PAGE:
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A 2017 acquisition that expanded First National Bank of Pennsylvania’s footprint into North Carolina came with some unexpected baggage — accusations of redlining that the bank denies but has agreed to pay $13.5 million to resolve.
First National Bank of Pennsylvania (FNB) is the 12th lender to settle with the Department of Justice since federal officials announced a Combating Redlining Initiative in October 2021.
The latest settlement, announced jointly on Monday with North Carolina’s attorney general, requires FNB to invest at least $11.75 million in a loan subsidy fund to provide better access to mortgages and home improvement loans to residents of majority-Black and Hispanic neighborhoods in the Charlotte and Winston-Salem markets.
In agreeing to the settlement, FNB maintained that “it has never acted to avoid serving the credit needs of borrowers in majority-Black and Hispanic census tracts or to discourage such borrowers from obtaining mortgage loans,” and that “it began implementing reforms to ensure [it] was properly serving all of the communities in its footprint,” before agreeing to settle the case.
In their complaint, government prosecutors said Pittsburgh, Pennsylvania-based FNB first entered the Charlotte and Winston-Salem markets in March 2017 when it acquired Yadkin Bank in a deal FNB valued at $1.8 billion.
The complaint alleges that from 2017 through 2021, only two of the 36 branch offices that FNB operated at various times in the metro Charlotte and Winston-Salem markets were located in majority-Black and Hispanic census tracts.
“During the relevant time period, FNB did not assign even one loan officer to work in either of the two FNB branches located in majority-Black and Hispanic neighborhoods,” the complaint alleged.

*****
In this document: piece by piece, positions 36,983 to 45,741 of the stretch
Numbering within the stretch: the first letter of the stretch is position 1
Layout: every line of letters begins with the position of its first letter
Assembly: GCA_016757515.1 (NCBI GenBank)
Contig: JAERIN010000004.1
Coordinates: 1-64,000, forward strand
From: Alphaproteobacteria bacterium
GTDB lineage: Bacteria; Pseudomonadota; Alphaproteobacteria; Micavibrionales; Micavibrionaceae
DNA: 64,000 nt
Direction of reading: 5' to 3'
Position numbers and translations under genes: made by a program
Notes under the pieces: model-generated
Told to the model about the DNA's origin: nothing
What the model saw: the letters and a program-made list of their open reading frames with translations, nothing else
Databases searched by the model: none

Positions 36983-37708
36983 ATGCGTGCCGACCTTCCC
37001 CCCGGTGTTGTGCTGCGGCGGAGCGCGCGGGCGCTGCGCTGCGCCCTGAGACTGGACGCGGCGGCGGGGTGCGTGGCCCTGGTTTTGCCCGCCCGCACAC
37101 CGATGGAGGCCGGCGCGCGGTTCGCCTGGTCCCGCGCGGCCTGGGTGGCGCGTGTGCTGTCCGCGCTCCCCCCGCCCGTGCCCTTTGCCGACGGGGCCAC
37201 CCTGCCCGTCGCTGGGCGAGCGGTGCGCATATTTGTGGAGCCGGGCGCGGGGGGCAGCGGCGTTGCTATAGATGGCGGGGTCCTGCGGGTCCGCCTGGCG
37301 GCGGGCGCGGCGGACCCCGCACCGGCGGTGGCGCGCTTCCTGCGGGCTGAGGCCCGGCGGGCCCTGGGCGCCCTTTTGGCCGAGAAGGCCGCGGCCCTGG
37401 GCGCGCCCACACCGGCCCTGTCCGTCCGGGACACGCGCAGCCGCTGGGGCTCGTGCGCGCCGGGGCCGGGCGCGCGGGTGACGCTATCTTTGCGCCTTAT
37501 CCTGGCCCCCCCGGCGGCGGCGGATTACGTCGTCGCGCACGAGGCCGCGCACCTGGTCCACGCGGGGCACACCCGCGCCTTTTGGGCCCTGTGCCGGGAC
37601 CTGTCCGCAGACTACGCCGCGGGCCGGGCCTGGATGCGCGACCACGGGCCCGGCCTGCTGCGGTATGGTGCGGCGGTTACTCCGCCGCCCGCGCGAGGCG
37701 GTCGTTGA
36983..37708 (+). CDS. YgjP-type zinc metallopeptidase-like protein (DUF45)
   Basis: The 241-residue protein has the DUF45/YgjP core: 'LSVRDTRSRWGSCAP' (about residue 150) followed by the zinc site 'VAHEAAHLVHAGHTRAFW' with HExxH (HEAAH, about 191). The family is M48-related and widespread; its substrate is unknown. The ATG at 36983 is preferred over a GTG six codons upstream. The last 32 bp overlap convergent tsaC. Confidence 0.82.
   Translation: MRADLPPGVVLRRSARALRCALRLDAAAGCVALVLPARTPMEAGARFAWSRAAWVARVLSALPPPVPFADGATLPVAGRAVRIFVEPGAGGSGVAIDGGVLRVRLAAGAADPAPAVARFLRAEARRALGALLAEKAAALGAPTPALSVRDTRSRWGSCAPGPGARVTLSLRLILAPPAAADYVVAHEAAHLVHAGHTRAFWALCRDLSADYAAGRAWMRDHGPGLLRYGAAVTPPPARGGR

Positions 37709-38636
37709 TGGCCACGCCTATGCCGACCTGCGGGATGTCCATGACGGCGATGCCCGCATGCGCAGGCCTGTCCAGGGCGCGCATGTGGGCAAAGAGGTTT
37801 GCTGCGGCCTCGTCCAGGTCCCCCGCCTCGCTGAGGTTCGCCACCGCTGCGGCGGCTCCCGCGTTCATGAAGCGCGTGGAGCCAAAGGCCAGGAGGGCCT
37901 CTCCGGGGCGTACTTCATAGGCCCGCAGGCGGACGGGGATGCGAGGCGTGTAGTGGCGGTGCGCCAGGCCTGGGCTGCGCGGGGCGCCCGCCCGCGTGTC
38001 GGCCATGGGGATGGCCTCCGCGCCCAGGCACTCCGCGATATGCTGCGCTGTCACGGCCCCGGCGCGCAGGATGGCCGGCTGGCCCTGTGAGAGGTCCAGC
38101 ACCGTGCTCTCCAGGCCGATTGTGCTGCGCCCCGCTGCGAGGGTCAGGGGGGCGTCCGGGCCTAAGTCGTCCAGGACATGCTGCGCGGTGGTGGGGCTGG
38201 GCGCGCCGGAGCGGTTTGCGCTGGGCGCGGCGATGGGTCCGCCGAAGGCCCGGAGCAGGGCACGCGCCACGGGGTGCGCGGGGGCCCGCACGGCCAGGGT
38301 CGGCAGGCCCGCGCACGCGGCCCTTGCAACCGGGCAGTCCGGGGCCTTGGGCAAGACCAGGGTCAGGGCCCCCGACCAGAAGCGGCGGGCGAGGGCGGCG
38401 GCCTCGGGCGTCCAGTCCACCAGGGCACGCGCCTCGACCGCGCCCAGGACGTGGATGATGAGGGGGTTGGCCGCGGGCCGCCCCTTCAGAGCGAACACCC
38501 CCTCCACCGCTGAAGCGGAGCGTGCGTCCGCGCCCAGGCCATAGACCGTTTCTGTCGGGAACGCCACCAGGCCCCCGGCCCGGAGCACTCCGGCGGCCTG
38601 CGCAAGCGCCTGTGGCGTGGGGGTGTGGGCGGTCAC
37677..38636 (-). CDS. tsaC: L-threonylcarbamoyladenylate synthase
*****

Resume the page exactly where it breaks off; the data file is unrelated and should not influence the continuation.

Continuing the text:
While FNB relied “overwhelmingly on mortgage loan officers” to generate mortgage loan applications by developing referral sources and conducting outreach to potential customers, only two of the 42 loan officers it employed in the Charlotte market were Black, and one of them sold reverse mortgages, prosecutors alleged. FNB did not employ any Black or Hispanic loan officers in the Winston-Salem market, the complaint said.
Other lenders generated applications in predominantly Black and Hispanic neighborhoods at two-and-a-half times the rate of FNB in Charlotte and four times the rate of FNB in Winston-Salem, prosecutors said.
In analyzing FNB’s marketing strategy, investigators determined that it was focused on raising brand awareness and promoting the bank’s services — a “broad-reaching strategy” that was not designed to attract mortgage applications from majority-Black and Hispanic communities.
FNB’s search engine marketing efforts “were targeted to ZIP codes within 10 miles of an FNB branch,” the complaint alleged, and direct mail marketing was targeted at homes “within a 10-15 minute drive of a branch.”
“Because FNB’s branches were concentrated in white communities, this practice focused direct mailing and search engine marketing on white communities,” the complaint alleged.